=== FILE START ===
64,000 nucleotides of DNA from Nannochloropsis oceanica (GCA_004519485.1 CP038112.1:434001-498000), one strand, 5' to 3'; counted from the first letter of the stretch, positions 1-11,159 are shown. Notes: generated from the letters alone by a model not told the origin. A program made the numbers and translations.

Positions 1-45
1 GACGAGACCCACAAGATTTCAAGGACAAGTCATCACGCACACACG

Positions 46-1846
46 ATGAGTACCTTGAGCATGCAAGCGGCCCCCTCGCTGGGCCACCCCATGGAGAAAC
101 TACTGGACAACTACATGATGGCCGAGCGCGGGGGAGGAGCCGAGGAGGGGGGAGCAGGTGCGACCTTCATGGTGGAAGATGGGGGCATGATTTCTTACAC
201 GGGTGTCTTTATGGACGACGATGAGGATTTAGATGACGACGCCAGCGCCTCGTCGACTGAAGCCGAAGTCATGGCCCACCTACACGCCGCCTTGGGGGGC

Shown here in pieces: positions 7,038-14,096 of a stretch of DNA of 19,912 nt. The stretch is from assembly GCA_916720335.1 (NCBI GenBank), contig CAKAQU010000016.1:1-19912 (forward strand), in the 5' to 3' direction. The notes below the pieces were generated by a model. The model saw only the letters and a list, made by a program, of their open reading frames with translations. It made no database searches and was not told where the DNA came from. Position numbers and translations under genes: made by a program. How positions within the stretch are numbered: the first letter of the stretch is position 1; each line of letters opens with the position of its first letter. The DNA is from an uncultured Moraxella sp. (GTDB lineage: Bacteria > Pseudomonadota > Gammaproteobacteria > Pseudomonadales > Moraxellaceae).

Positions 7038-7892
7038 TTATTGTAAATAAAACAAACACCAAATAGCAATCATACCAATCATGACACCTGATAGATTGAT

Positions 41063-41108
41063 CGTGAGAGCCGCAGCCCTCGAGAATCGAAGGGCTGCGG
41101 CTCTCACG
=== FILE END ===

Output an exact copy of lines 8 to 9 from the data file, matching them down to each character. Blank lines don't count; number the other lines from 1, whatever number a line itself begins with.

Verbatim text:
Shown here in pieces: positions 7,038-14,096 of a stretch of DNA of 19,912 nt. The stretch is from assembly GCA_916720335.1 (NCBI GenBank), contig CAKAQU010000016.1:1-19912 (forward strand), in the 5' to 3' direction. The notes below the pieces were generated by a model. The model saw only the letters and a list, made by a program, of their open reading frames with translations. It made no database searches and was not told where the DNA came from. Position numbers and translations under genes: made by a program. How positions within the stretch are numbered: the first letter of the stretch is position 1; each line of letters opens with the position of its first letter. The DNA is from an uncultured Moraxella sp. (GTDB lineage: Bacteria > Pseudomonadota > Gammaproteobacteria > Pseudomonadales > Moraxellaceae).

Positions 7038-7892